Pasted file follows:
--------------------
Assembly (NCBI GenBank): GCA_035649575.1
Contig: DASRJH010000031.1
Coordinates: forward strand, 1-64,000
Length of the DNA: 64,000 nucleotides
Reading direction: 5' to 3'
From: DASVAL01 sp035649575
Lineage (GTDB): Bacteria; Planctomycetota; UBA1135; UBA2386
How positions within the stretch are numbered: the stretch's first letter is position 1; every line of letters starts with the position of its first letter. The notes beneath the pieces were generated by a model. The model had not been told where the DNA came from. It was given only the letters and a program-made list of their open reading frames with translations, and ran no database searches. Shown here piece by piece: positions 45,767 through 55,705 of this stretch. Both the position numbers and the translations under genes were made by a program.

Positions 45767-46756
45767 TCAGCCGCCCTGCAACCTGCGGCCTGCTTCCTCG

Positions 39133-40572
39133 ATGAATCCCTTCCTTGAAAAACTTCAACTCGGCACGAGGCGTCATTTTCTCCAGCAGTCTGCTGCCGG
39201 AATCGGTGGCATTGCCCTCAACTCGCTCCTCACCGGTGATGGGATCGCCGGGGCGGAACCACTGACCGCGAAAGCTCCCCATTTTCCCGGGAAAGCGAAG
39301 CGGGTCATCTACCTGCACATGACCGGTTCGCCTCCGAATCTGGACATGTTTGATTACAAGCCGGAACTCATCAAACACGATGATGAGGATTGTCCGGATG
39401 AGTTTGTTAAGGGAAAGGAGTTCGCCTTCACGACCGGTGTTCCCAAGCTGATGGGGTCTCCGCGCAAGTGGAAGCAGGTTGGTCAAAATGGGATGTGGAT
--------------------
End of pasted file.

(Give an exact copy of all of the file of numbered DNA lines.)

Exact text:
Assembly (NCBI GenBank): GCA_035649575.1
Contig: DASRJH010000031.1
Coordinates: forward strand, 1-64,000
Length of the DNA: 64,000 nucleotides
Reading direction: 5' to 3'
From: DASVAL01 sp035649575
Lineage (GTDB): Bacteria; Planctomycetota; UBA1135; UBA2386
How positions within the stretch are numbered: the stretch's first letter is position 1; every line of letters starts with the position of its first letter. The notes beneath the pieces were generated by a model. The model had not been told where the DNA came from. It was given only the letters and a program-made list of their open reading frames with translations, and ran no database searches. Shown here piece by piece: positions 45,767 through 55,705 of this stretch. Both the position numbers and the translations under genes were made by a program.

Positions 45767-46756
45767 TCAGCCGCCCTGCAACCTGCGGCCTGCTTCCTCG

Positions 39133-40572
39133 ATGAATCCCTTCCTTGAAAAACTTCAACTCGGCACGAGGCGTCATTTTCTCCAGCAGTCTGCTGCCGG
39201 AATCGGTGGCATTGCCCTCAACTCGCTCCTCACCGGTGATGGGATCGCCGGGGCGGAACCACTGACCGCGAAAGCTCCCCATTTTCCCGGGAAAGCGAAG
39301 CGGGTCATCTACCTGCACATGACCGGTTCGCCTCCGAATCTGGACATGTTTGATTACAAGCCGGAACTCATCAAACACGATGATGAGGATTGTCCGGATG
39401 AGTTTGTTAAGGGAAAGGAGTTCGCCTTCACGACCGGTGTTCCCAAGCTGATGGGGTCTCCGCGCAAGTGGAAGCAGGTTGGTCAAAATGGGATGTGGAT